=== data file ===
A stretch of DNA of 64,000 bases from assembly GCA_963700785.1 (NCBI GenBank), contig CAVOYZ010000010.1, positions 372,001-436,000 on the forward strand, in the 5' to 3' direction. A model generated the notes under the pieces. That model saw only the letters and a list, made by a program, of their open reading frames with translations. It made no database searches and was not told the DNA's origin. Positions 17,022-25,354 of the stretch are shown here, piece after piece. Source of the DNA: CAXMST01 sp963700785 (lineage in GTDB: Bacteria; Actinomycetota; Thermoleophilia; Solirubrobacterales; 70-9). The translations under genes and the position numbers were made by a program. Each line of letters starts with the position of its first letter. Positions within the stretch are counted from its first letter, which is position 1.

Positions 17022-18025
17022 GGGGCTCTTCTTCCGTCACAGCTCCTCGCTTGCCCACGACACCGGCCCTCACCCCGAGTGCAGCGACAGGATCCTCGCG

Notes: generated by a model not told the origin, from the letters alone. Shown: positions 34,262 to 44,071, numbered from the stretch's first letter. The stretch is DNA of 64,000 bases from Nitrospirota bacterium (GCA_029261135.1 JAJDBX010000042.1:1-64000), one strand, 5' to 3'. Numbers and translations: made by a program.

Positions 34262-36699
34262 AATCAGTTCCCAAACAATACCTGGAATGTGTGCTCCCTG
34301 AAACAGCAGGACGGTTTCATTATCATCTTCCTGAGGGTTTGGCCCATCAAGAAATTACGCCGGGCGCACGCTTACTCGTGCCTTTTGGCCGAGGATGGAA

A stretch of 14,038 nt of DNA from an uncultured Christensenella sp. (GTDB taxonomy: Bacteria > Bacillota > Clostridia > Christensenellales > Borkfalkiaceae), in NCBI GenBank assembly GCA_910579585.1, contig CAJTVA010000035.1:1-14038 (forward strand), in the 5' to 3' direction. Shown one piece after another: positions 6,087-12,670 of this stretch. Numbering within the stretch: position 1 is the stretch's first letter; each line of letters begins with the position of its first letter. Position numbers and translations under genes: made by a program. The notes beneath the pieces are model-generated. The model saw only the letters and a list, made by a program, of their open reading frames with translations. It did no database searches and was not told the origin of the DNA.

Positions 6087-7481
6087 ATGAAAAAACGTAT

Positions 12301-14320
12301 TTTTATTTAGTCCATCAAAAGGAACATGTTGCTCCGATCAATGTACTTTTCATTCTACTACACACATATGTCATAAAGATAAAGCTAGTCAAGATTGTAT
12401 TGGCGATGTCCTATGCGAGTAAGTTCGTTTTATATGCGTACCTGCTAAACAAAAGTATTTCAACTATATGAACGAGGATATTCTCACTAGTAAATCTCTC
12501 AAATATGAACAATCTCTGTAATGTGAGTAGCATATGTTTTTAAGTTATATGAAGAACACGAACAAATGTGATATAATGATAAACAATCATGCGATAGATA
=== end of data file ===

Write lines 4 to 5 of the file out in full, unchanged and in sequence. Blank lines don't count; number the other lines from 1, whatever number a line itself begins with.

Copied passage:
Notes: generated by a model not told the origin, from the letters alone. Shown: positions 34,262 to 44,071, numbered from the stretch's first letter. The stretch is DNA of 64,000 bases from Nitrospirota bacterium (GCA_029261135.1 JAJDBX010000042.1:1-64000), one strand, 5' to 3'. Numbers and translations: made by a program.

Positions 34262-36699